Making difficult decisions
The world responds to the coronavirus outbreak
In the last week, the international discourse has been dominated in a way like no other – fed in part by the rapidly changing nature of the situation across the world.
Officially recognised by the World Health Organization as a global pandemic – a disease that is spreading in multiple countries around the world at the same time – the questions ‘how can the coronavirus outbreak be contained to protect the public,’ and ‘how far should those measures go’ are paramount.
Last night, President Donald Trump announced that the US will not admit travellers from Europe excluding the UK and Ireland, while Italian Prime Minister Giuseppe Conte has in effect closed the country down with only pharmacies and food shops currently permitted to operate.
In the UK, headline writers this morning had seized on their health puns, charactering the new chancellor as ‘Dr’ Rishi Sunak, delivering a budget yesterday designed to give the economy a shot in the arm.
Measures announced include help for small and medium businesses with the extra costs of COVID-19 related statutory sick pay, a temporary business interruption loan scheme to help businesses access bank lending and overdrafts, and additional help with business rates for small businesses.
A Lancet editorial argues that the evidence “surely indicates that political leaders should be moving faster and more aggressively.” Citing the example of the public health efforts of the Chinese Government, the article adds: “High-income countries, now facing their own outbreaks, must take reasoned risks and act more decisively. They must abandon their fears of the negative short-term public and economic consequences that may follow from restricting public freedoms as part of more assertive infection control measures.”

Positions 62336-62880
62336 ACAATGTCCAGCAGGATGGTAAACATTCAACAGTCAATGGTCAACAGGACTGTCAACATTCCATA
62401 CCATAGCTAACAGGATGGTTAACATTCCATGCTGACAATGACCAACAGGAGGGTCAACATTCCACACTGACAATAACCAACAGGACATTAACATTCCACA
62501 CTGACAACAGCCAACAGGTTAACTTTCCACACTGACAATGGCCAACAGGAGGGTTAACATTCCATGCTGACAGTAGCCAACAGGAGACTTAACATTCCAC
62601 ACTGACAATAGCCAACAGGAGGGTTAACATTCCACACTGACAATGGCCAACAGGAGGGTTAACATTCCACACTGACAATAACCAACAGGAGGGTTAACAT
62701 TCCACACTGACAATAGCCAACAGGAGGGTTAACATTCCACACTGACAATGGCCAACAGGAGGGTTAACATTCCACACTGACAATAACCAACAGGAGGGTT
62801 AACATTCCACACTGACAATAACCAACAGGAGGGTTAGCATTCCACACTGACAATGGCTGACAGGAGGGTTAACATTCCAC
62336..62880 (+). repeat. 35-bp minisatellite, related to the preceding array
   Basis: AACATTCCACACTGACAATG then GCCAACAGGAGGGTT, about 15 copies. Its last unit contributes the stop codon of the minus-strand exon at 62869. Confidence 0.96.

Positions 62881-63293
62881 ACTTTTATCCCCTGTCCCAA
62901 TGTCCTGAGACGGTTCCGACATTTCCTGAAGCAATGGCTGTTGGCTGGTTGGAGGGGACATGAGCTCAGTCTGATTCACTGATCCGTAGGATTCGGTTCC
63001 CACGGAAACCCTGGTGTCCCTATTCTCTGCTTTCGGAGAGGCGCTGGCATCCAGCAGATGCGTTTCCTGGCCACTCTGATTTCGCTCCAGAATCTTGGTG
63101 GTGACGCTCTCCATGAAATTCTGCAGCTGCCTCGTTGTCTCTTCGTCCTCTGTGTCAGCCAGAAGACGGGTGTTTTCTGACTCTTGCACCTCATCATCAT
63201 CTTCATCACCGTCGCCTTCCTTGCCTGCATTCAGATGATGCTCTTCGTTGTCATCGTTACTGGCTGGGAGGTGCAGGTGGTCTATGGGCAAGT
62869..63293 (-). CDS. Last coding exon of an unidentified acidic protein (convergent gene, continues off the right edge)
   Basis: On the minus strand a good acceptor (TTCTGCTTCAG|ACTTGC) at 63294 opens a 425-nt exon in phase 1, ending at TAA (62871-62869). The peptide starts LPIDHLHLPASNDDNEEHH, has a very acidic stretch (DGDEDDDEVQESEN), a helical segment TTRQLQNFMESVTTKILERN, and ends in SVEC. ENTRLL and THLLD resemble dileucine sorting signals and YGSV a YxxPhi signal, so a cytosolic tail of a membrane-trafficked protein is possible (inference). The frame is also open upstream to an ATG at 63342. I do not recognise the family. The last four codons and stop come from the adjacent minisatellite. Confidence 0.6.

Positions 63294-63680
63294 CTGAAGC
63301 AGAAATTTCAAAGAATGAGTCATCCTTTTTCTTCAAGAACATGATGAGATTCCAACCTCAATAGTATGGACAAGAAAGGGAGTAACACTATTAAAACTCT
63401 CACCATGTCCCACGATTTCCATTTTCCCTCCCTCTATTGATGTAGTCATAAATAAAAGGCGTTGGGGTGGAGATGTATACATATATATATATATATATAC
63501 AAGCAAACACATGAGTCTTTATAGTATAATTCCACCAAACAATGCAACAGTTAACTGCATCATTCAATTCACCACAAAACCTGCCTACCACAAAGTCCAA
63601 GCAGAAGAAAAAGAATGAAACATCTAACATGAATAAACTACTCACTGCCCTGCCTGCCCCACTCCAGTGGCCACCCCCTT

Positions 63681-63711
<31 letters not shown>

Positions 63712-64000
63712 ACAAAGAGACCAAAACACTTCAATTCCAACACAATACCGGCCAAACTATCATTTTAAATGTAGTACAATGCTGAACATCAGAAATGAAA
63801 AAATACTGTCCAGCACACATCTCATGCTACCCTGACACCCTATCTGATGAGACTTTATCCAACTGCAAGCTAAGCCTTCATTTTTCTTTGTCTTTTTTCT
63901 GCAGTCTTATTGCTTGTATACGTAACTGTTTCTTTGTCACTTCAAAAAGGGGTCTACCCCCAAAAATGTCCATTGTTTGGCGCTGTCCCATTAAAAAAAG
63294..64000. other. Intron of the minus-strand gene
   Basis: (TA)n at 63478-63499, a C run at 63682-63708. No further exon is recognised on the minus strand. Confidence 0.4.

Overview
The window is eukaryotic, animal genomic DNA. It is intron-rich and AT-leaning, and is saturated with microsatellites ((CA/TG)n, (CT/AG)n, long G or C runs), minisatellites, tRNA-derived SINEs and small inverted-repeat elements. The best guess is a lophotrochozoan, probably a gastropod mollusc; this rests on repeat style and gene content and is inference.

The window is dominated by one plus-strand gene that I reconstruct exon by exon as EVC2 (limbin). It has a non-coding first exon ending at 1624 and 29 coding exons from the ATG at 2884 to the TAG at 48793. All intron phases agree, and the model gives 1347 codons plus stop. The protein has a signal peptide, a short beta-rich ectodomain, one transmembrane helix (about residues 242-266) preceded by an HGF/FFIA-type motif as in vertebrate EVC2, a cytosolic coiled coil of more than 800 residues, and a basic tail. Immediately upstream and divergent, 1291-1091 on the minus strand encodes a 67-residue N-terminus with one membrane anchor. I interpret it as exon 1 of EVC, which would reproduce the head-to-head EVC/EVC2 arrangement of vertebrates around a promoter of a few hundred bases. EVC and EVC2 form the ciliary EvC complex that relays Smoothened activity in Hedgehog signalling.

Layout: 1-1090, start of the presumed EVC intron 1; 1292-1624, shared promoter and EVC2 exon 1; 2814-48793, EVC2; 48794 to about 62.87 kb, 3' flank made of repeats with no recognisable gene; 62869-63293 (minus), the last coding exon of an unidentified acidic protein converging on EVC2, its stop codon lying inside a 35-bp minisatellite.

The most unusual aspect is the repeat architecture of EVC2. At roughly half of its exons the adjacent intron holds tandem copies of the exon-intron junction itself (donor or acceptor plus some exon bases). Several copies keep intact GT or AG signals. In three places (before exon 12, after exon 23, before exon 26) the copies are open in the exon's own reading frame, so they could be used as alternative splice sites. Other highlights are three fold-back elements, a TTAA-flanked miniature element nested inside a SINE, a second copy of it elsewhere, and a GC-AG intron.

To date, a series of four standard operating procedures for GPs, pharmacy, dentistry and primary care optical settings have been published on the NHS England website.
In addition, the AOP has updated its coronavirus guidance for optical practices, emphasising that while it remains “highly unlikely” that patients who present to an optical practice with cold or flu-like symptoms will have the coronavirus, “if patients inform you that they have any cold or flu-like symptoms before they arrive for their appointment then it is acceptable to advise them to rebook their appointment for when they have fully recovered.”
Of course, OT have been closely following the unfurling developments, including the postponement of a number of industry events.
Practice owners too, are feeling the pressure and have shared with the team their business concerns surrounding COVID-19, as well as the steps they have taken to ensure the safety of staff and patients.
How are you, patients and your practice responding to the situation? Get in touch with us by email to share your insights.
We have not seen an effect so far138 38%
We are down 1 to 25%148 40%
We are down 26 to 50%50 13%
We are down more than 50%27 7%